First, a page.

Disposable Income EU

And as you can see and as predicted by economic bureaucrats, every year the people of the Europas have indeed retained a little bit more money to spend. You can even see the effect of the 2008 economic debacle. There you have it. Incontrovertible proof that current economic policies are working. The EU Central Bank and each local Central Bank along with all the Ministries of Economy are guiding the economic boat safely to wealthier shores. Or are they?


This is all great and fine and interesting but… yes dear reader… there is always a but. The real question (as the Germans in the Weimar republic discovered) is not how much money do you have but what can you buy with it. What would you prefer, to have 20 Morlocks and being able to buy a bicycle or having 200 Morlocks and being able to buy only a pack of chewing gum? Obviously the former and not the latter right? Yet, what the statistic above is showing is the latter and not the former. Don't you think this is a little bit disingenuous to say the least?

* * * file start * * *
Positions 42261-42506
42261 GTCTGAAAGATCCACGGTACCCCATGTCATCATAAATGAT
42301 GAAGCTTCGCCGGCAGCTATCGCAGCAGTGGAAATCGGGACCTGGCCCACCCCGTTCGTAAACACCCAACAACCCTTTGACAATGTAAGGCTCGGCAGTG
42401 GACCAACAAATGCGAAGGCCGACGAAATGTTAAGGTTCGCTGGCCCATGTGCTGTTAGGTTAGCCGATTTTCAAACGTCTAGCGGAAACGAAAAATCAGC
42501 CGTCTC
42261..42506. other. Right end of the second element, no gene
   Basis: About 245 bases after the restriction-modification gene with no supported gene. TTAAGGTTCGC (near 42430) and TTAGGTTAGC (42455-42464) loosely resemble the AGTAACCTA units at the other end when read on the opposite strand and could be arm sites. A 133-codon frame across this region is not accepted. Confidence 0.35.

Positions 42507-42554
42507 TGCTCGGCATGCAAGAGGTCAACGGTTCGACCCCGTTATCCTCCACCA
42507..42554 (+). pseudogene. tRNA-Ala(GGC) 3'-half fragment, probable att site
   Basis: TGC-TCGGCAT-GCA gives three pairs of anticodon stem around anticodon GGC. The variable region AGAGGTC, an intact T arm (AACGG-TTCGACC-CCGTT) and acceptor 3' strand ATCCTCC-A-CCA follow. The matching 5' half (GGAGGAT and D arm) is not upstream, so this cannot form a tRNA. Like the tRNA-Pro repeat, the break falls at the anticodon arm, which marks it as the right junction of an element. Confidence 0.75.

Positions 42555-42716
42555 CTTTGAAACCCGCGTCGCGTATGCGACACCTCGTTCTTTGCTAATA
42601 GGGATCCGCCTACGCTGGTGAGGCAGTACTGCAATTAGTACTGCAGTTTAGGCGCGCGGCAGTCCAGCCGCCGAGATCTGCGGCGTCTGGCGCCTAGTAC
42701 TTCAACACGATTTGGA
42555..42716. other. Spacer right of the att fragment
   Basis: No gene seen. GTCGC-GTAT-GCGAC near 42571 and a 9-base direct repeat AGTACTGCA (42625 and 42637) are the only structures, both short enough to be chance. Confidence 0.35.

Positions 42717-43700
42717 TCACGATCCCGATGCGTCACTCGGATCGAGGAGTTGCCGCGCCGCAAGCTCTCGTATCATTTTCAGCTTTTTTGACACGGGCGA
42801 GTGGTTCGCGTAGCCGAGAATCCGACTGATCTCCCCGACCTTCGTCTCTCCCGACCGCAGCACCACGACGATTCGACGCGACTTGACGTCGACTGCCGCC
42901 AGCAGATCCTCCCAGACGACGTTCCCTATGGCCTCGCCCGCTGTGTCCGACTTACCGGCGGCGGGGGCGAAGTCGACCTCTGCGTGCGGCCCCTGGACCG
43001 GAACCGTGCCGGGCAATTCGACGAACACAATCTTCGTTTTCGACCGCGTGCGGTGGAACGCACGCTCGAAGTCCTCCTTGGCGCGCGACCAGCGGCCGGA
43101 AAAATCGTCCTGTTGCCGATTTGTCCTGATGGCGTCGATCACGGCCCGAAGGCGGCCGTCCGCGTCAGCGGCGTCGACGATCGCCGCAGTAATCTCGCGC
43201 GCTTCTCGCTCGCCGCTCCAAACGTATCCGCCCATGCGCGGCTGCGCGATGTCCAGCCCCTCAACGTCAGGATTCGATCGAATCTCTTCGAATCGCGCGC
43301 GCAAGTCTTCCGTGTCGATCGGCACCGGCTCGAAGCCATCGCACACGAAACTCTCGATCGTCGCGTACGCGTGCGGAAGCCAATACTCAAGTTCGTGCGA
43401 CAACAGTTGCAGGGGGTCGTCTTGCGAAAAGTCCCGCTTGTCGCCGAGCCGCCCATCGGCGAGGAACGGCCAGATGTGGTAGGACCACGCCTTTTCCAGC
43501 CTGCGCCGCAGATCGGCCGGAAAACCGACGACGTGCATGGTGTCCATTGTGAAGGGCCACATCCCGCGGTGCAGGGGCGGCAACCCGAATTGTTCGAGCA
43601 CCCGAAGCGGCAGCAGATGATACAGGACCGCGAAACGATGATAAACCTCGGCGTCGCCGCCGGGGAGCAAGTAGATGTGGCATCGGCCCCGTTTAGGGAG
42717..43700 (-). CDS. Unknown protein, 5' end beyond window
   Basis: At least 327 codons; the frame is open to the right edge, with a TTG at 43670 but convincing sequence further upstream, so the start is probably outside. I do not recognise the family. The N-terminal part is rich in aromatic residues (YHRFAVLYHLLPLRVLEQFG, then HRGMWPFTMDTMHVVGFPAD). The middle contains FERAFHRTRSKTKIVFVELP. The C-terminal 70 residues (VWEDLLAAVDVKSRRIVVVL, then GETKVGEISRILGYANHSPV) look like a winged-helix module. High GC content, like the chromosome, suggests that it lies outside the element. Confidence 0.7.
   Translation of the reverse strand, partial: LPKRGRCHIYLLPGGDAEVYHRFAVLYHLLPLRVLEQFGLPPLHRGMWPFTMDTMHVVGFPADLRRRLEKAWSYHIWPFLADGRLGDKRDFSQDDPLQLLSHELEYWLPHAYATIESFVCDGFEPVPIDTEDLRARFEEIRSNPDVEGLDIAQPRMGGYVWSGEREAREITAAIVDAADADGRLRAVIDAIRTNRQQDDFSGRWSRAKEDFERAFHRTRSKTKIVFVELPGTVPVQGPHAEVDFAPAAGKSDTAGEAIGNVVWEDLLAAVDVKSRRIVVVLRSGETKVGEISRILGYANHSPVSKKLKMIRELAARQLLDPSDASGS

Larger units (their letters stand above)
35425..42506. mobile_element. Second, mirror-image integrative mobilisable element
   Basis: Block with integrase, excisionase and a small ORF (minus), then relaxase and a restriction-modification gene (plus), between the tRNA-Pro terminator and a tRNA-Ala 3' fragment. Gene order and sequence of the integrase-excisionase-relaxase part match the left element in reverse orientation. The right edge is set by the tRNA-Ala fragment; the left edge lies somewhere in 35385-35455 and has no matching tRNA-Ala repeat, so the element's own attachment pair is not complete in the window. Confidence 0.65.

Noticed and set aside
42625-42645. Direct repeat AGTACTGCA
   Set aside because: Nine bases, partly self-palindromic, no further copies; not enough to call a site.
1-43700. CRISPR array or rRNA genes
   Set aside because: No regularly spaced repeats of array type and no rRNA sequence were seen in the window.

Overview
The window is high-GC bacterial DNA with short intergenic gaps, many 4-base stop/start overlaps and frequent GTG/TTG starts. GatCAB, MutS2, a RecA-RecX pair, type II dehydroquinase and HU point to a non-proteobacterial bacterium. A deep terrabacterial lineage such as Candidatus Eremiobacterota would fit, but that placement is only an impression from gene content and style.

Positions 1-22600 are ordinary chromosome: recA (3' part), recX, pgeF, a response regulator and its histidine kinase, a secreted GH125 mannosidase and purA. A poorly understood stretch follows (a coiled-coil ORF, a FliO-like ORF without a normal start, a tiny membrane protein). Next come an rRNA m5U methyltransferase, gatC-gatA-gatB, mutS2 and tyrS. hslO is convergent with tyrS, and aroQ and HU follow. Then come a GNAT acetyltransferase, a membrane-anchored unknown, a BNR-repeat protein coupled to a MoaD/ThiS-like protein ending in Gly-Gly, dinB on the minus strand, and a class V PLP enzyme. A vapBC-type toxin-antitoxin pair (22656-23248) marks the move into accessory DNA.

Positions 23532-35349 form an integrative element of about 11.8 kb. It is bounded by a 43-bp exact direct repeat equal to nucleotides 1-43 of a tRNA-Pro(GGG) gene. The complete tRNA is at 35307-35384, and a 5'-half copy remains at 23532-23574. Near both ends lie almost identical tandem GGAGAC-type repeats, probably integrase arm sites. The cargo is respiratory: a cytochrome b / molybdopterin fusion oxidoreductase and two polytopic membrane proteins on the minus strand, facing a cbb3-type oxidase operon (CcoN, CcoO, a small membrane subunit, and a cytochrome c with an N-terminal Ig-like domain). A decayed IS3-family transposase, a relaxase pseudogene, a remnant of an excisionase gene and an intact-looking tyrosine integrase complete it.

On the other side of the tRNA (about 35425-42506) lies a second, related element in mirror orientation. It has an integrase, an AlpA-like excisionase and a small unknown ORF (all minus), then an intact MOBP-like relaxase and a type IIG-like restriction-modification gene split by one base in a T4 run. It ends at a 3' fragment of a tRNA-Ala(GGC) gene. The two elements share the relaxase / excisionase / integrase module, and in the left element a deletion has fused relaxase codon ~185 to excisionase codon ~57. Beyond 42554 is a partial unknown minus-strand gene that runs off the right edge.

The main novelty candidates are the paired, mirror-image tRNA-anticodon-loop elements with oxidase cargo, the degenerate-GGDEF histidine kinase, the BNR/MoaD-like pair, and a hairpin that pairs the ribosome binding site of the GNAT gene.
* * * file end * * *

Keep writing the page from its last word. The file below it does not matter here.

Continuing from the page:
Not to worry. That's our task. To show you just how misleading those numbers really are. To do so we are going to take some data from the OECD and with it we are going to calculate the same numbers in constant EUR. This is, we are going to subtract inflation, which as we all know is just colored paper and nothing more. By so doing we can now look at wealth (or purchasing power) instead of meaningless amounts of money. Take a look:

Disposable Income EU Corrected For Inflation

Do you notice a slight difference? Yes, we are being cynical here. But before we move forward, we need to clarify that this correction for inflation is as standard a procedure as it can be in standard Macroeconomics. We are not pulling any magic tricks here. This is pure mainstream economics. The difference is astounding.

  • In terms of money, Europeans gained about 24% in EUR
  • In terms of wealth, Europeans lost about 11% in constant EUR